Every once in a while it comes out in conversation that I struggle with depression and anxiety, and someone says wonderingly, “But you’re always so cheerful!” This is amusing to me, both because it never occurs to me when I’m being cheerful that I might be overcompensating, and also because I apparently I fooled everyone about the massive pit of existential terror that uncoils in me when I contemplate, for instance, having to say hello to someone on the sidewalk. Apparently—apparently—it is not readily apparent that I am spending most of my time waiting for my life to spiral out of control.
The funnier thing, of course, if you’re using a very particular definition of the word “funny,” is that I didn’t realize until recently that these things weren’t normal. It didn’t occur to me all at once, either, or in a way that seemed to stick. It took quite a few years to get myself to both know and believe what was going on. Ah, I would think, I have anxiety. I would then proceed to go about my business, terrified of everything, but behaving as if nothing was wrong.
But, of course, something was wrong. There was the wave of depression that left me unable to sleep, eat, or breathe without being tormented by the crippling feelings of shame and inadequacy. There was the persistent visualization of my own death. And there was the anxiety. I remember trying to articulate to a friend why I didn’t want to do a certain thing. I explained, in great detail, exactly how that thing could go wrong, and finished with: “and then, I don’t know…I’ll probably catch fire.” It was, in one sense, funny. I was talking about something on the level of going to buy stamps, or wear brighter lipstick, and I was actually filled with the hitherto-unarticulated terror that this course of action would kill me. Something was clearly wrong.
Now, when I say wrong, that something was wrong with me, I mean in the technical sense of the word ‘disorder:’ the point at which something is negatively impacting quality of life. In that sense, something is undeniably wrong, and has been wrong, in varying amounts, for a good portion of my life. It’s no one’s fault. It just turns out that it is not normal, for instance, to vividly picture yourself driving a car into oncoming traffic and off bridges every time you remember you have to go get groceries.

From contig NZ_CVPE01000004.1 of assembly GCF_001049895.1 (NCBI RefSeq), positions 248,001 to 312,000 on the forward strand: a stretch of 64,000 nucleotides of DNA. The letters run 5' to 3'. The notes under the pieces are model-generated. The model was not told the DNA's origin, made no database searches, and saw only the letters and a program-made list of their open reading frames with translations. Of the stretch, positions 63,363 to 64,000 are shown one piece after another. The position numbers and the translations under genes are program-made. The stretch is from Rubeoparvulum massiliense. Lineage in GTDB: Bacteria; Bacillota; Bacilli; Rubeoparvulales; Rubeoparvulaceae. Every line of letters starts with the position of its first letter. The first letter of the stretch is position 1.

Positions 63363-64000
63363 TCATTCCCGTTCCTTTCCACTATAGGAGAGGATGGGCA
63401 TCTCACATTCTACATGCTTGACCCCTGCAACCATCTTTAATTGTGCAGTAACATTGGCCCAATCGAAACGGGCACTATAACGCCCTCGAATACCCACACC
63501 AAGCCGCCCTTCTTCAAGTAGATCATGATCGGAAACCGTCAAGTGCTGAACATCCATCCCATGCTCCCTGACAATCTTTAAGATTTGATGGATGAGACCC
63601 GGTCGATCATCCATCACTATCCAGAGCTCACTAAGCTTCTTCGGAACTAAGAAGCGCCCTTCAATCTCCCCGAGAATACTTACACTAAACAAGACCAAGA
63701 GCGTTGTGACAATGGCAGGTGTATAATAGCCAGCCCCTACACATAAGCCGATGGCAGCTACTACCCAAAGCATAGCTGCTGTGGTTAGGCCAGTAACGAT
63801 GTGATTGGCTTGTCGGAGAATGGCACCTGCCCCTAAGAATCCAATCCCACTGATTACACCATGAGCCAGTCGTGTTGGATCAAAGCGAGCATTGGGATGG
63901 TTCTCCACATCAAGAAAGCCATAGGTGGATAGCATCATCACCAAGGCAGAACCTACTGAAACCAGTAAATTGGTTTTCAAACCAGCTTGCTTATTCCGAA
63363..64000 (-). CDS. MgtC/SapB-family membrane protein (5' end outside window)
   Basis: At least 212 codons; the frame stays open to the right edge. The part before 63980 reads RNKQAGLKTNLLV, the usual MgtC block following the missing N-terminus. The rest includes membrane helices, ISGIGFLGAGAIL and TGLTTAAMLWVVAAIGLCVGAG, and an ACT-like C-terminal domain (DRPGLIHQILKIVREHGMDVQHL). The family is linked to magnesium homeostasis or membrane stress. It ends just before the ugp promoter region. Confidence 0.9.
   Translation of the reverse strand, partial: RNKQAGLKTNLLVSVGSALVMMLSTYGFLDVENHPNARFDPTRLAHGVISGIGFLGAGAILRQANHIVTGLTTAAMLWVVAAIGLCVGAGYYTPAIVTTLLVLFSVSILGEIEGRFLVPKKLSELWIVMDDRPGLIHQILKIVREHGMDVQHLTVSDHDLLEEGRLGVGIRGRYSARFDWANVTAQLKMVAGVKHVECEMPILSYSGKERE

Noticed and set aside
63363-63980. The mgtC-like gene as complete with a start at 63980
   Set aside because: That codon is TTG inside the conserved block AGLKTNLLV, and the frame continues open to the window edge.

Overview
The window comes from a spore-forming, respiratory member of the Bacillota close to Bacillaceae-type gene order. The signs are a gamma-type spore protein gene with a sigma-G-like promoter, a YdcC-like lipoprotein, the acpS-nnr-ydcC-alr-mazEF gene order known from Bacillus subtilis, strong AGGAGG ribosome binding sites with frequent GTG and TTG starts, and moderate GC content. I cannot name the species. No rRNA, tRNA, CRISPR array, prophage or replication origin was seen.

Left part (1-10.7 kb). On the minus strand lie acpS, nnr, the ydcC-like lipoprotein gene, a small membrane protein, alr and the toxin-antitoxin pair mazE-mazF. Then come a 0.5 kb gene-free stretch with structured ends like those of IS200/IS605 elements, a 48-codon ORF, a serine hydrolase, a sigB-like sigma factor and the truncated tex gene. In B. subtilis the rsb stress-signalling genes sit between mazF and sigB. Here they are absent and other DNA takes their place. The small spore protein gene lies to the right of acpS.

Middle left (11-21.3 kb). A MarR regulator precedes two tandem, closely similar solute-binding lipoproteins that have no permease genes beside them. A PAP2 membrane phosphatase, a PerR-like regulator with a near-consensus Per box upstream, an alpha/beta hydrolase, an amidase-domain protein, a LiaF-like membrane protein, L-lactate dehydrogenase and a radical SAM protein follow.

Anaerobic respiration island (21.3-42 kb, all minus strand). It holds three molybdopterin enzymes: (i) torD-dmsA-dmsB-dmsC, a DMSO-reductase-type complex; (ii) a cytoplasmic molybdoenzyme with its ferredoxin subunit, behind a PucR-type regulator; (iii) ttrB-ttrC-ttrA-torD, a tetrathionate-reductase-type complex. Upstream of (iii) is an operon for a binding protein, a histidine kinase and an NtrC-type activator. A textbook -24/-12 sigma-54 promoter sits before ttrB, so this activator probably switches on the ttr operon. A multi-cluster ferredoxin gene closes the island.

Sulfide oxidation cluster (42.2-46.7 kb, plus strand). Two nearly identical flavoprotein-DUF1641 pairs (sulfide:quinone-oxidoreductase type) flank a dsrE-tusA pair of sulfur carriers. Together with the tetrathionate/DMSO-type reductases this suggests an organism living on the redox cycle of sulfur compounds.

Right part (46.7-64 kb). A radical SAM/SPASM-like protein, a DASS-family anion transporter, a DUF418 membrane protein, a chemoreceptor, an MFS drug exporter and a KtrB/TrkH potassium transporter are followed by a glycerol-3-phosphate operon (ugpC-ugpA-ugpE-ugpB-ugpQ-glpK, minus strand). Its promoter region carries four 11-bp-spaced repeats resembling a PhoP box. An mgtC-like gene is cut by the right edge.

Who knew? Not me. I just figured other people had a higher tolerance for that sort of thing than I did. Likewise, I thought everyone else had some magical ability to cope with the sly, constant reminders from their brain that everything could go wrong at any minute, usually because I might give in to my ‘real’ self, who—my jerkbrain has informed me—is incredibly lazy and weak. It turns out that isn’t normal, either…
…most of the time. What isn’t widely publicized when we talk about depression and anxiety and all manner of disorders, is that an astonishingly large percentage of people will suffer from some or all of these disorders over the course of their lifetime. Depression and anxiety aren’t always things one is born with, though they can be. Sometimes, as my father once pointed out, feelings of overwhelming sadness are, in fact, the correct feelings to go with a particular life event. Sometimes they’re manageable, and sometimes they’re not. Sometimes they’re relatively fleeting, and sometimes they’re not.
One of the things this blog is for is to talk openly about the things we refuse to talk about, and the ways those secrets and silences hurt us. Today, it’s a shout out to, I’m guessing, most of you reading this blog: people who have dealt with this all their life and not realized it, or people for whom the awful thoughts have crept in silently and taken up residence, people who have known what troubled them and had no one to share it with. This is for the people who haven’t had words to describe what’s going on.
The ancient Celts, among other cultures, believed that naming something gives you power over it, and I believe that. One of the most freeing moments in my entire life was when I learned the term “intrusive thoughts,” and realized that one of the things that tormented me had a name. With a name, it could be quantified. By being spoken of, it was removed from a mind that magnified it and gave it power.
It’s a grim process, dragging dark things out into the light of day. But it’s worth it. When they’re out in the light of day, sometimes we can laugh at them. And that’s the other surest way to steal their power.
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